Bay Area needs to focus on a performance-based approach to transportation investments

Jeff Hobson head shot

As the Bay Area’s regional agencies gets rolling on its first-ever Sustainable Communities Strategy, there was incredible enthusiasm for their ten adopted targets.  Sure, SB 375 required two of the targets (a 15% reduction in greenhouse gas emissions by 2035 and planning for enough homes, at all income levels) to accommodate the growth in workers.

The Metropolitan Transportation Commission, with significant public involvement, added eight more targets including specific aims to reduce the cost of transportation and housing for low-income communities, increase physical activity, reduce exposure to particulates, and reduce injuries of fatalities from collisions.

But these lofty goals are worthless if they sit in chapter 1 of the SCS, untethered in any way to the final investment package.  A true performance-based approach to planning needs to link these targets to investments.  

The Metropolitan Transportation Commission has a plan to create a link between performance and investment in three ways.  And while huge obstacles remain, the precedent is incredibly important and may lead to smarter decision-making.  The timing couldn’t be better as we face tremendous funding shortfalls and will need to be more strategic than ever in our investing.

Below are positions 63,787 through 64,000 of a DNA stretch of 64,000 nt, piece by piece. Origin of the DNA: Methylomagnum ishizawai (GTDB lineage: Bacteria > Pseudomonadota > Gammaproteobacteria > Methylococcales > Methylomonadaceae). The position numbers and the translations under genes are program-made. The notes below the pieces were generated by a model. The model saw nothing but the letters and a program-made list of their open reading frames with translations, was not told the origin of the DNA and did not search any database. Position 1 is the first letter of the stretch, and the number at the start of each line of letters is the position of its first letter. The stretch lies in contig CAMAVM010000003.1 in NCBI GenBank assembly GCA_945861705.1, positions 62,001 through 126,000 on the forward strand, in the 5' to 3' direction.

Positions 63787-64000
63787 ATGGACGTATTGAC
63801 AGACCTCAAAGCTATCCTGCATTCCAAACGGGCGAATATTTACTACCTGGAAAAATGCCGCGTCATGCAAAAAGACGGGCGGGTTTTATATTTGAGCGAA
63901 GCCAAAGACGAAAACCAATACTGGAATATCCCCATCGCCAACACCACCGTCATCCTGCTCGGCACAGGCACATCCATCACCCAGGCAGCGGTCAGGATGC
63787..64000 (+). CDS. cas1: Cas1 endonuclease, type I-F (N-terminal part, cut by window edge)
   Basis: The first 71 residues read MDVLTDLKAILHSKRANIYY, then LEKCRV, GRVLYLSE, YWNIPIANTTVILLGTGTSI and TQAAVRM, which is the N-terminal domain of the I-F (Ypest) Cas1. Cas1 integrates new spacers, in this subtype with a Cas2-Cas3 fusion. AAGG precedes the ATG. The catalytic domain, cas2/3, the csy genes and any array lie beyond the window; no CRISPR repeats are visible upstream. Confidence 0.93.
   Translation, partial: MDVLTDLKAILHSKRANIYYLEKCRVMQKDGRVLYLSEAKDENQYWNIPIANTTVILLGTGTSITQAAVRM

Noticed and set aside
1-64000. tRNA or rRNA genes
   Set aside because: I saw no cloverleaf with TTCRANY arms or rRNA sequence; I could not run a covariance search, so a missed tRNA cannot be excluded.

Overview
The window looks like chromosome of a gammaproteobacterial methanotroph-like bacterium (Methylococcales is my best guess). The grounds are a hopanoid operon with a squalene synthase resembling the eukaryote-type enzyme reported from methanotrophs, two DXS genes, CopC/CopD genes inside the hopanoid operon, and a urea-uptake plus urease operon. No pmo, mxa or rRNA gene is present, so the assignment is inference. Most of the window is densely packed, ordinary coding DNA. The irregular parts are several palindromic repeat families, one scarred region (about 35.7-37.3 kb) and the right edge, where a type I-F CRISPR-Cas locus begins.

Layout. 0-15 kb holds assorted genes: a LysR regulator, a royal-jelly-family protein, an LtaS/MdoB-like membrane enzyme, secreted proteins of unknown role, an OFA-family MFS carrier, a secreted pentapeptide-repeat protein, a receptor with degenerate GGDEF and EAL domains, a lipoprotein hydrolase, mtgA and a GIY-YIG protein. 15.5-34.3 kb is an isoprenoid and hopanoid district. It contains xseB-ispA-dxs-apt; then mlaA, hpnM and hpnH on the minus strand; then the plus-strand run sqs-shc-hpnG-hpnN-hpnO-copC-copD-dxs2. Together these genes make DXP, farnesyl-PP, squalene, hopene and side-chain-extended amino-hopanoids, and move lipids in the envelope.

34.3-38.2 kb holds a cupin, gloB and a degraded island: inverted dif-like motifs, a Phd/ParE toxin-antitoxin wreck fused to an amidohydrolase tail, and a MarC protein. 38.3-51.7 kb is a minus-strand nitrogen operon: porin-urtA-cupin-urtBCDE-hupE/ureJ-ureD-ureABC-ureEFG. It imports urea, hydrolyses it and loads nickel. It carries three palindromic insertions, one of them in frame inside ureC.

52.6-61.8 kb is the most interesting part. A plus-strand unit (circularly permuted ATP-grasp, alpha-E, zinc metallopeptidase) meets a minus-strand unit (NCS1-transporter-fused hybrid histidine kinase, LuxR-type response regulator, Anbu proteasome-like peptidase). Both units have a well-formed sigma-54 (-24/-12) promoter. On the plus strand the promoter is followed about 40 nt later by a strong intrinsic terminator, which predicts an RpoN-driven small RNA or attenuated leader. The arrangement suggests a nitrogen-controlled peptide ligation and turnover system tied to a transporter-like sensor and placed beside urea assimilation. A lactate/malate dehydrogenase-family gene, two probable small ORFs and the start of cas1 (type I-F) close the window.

On Tuesday, May 2nd, MTC staff will present this SCS’s Performance Assessment plan at the Regional Advisory Working Group (RAWG) meeting.  Here’s what they are planning:

MTC will conduct a “Project Performance Assessment” designed to identify projects and programs that advance regional goals, support the Sustainable Communities Strategy land uses, and are cost-effective.  This will contain two different types of assessment.

1)    A “goals” assessment that is largely qualitative.  This will apply mostly to project “types” such as Safe Routes to Schools, or freeway-to-freeway connectors. It will capture qualitatively those goals that cannot be assessed based on regional model results.

2)    A “benefit-cost” assessment that is quantitative.  This would be reserved for projects with larger regional impacts likely, defined as those costing greater than $50 million, and/or those that haven area-wide impacts, for example, transit priority measures or express lanes.  All regional programs such as the bike network, Clipper, climate program, local streets and roads maintenance, will also be evaluated beyond their current contract periods.